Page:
A family whose UNC alumni extend back five generations has made an $18 million gift to the University to more than double the size of Carolina’s nationally recognized undergraduate entrepreneurship program.
The gift commitment from the Shuford family of Hickory is the largest single one-time gift by a living individual or family to the College of Arts & Sciences. It will help meet the demand of students who want to enroll in entrepreneurship courses or the minor in entrepreneurship through the addition of faculty. It also will support doubling the number of student internships at entrepreneurial firms worldwide and will encourage problem-based learning throughout the college and University.
The minor in entrepreneurship will be named the Shuford Program in Entrepreneurship in the family’s honor.
The Shuford gift will create three additional entrepreneurs-in-residence and up to four faculty fellows, and it will create up to 70 student internships and a lecture series on innovation and entrepreneurship. Funds also will endow the program’s executive director and internship director positions. In partnership with the Shuford program, the college will provide support for at least three additional full-time faculty members, an entrepreneur-in-residence and an administrative staff position.
Abel Alexander Shuford Jr. was a member of the class of 1900. His great-grandchildren, siblings Jim Shuford ’88 (’92 MBA) and Stephen Shuford ’97 (MBA), of Charlotte; and Dorothy Shuford Lanier ’93, of Bedford, N.Y., made the gift. Two sons of Luther Snyder Garrison Jr. ’83, a fourth great-grandchild of Abel Shuford, graduated from Carolina, in 2013 and 2015.
Shurtape Technologies was created in 1955 as a division of Shuford Mills, a textile firm established in 1880. With more than 800 employees in North Carolina and manufacturing and distribution facilities in eight countries, the company produces adhesive tapes under various brands.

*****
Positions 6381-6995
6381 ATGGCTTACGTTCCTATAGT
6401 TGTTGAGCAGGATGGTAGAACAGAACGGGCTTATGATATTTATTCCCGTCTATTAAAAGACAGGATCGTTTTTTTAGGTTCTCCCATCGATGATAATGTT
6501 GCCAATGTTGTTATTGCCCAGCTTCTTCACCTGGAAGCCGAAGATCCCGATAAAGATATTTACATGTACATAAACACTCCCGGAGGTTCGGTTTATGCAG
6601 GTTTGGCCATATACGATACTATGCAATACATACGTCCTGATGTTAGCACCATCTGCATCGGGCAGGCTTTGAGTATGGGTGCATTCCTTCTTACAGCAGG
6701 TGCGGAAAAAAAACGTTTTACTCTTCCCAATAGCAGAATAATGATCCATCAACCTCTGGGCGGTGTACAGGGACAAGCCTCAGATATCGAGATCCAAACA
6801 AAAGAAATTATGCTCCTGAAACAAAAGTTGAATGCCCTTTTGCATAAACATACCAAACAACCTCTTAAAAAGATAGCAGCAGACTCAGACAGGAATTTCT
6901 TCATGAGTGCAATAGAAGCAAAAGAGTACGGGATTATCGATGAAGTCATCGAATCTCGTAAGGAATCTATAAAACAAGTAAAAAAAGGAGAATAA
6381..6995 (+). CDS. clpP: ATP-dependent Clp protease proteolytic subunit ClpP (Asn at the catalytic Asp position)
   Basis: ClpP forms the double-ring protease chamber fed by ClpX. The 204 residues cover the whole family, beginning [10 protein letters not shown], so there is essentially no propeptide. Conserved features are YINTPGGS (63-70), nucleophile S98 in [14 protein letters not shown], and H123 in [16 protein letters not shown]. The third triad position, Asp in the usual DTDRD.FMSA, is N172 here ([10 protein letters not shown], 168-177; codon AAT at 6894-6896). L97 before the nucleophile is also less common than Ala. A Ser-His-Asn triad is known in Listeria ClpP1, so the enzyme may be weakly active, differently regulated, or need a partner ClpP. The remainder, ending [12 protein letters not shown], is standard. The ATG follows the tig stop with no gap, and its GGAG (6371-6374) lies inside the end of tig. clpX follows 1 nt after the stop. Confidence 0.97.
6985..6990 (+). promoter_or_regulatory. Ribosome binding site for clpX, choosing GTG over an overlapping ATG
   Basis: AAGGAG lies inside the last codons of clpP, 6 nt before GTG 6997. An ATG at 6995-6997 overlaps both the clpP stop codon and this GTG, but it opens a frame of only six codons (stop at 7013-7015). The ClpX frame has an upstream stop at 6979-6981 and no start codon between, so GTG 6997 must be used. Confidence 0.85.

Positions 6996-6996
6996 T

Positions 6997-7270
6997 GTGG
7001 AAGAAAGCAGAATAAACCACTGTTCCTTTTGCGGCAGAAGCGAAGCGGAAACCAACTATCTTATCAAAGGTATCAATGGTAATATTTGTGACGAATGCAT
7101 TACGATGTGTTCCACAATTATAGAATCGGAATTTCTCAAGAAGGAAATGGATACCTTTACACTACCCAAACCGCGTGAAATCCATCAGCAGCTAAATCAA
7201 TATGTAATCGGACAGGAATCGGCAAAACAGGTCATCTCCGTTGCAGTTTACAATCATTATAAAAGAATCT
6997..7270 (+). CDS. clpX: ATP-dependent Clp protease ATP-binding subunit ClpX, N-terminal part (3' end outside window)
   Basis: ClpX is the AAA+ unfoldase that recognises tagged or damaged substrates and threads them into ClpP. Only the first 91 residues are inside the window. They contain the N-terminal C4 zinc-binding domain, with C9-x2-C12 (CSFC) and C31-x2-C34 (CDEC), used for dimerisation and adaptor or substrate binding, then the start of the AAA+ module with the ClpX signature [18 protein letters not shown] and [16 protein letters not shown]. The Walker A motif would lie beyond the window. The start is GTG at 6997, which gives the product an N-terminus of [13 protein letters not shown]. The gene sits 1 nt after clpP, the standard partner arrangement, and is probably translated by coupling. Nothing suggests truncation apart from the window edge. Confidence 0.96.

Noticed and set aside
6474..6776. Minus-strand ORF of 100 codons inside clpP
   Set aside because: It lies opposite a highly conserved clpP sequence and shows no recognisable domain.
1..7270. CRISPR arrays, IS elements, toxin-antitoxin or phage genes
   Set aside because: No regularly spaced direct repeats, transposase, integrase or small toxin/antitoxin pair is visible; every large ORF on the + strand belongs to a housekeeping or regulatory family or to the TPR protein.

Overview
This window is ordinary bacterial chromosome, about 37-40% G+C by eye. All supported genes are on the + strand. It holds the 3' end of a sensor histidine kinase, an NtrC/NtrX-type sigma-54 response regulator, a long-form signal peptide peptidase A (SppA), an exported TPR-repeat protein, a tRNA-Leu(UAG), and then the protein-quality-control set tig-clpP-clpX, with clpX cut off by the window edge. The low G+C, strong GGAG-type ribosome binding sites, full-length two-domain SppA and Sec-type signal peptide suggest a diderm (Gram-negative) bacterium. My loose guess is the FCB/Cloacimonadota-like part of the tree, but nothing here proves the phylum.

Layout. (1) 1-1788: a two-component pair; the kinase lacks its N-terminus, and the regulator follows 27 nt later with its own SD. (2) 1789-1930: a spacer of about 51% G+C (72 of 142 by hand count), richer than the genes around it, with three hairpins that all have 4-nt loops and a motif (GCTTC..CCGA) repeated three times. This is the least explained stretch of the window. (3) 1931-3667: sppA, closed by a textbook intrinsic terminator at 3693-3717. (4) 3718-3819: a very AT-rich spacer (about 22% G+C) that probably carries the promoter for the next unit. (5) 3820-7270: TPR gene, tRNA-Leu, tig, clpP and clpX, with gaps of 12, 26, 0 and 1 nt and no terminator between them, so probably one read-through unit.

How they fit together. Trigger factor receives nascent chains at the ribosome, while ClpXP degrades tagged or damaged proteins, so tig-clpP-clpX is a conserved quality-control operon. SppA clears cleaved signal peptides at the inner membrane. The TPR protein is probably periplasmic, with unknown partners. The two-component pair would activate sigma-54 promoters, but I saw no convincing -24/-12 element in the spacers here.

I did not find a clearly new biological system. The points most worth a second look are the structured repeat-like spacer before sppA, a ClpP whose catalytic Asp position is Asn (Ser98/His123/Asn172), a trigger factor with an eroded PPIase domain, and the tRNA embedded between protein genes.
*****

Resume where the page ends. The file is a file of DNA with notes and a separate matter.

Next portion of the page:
“I think entrepreneurship is a big part of the future of work,” Jim Shuford said. “The skills of entrepreneurial thinking and problem-solving are a natural fit for the liberal arts.
“An entrepreneurial education will give Carolina undergraduates a leg up — to find a job, start a company, grow a business or be a productive member of any organization or enterprise.”
Created in 2004, Carolina’s minor in entrepreneurship was the signature program of the Carolina Entrepreneurial Initiative, established with a $3.5 million grant from the Ewing Marion Kauffman Foundation. The minor has grown to more than 250 students. More than 800 students have graduated from Carolina with a minor in entrepreneurship.
Kevin Guskiewicz, dean of the College of Arts & Sciences, said that the Shuford program “is unique to any entrepreneurship program in the country because rather than teaching only business students how to become more entrepreneurial, it also teaches students of music and art, physics, anthropology, exercise and sport science, sociology and many other disciplines how to work collaboratively with an entrepreneurial mindset.”
Students pursuing the minor follow one of nine tracks — artistic, commercial, computer science, design, media, scientific, social, sport or public health — and complete an internship.
In March, The Princeton Review ranked Carolina’s undergraduate entrepreneurship — including entrepreneurial offerings in Kenan-Flagler Business School — 14th in the nation. In 2015, UNC received the Entrepreneurial University Award for excellence in student engagement and curriculum innovation from the Deshpande Foundation.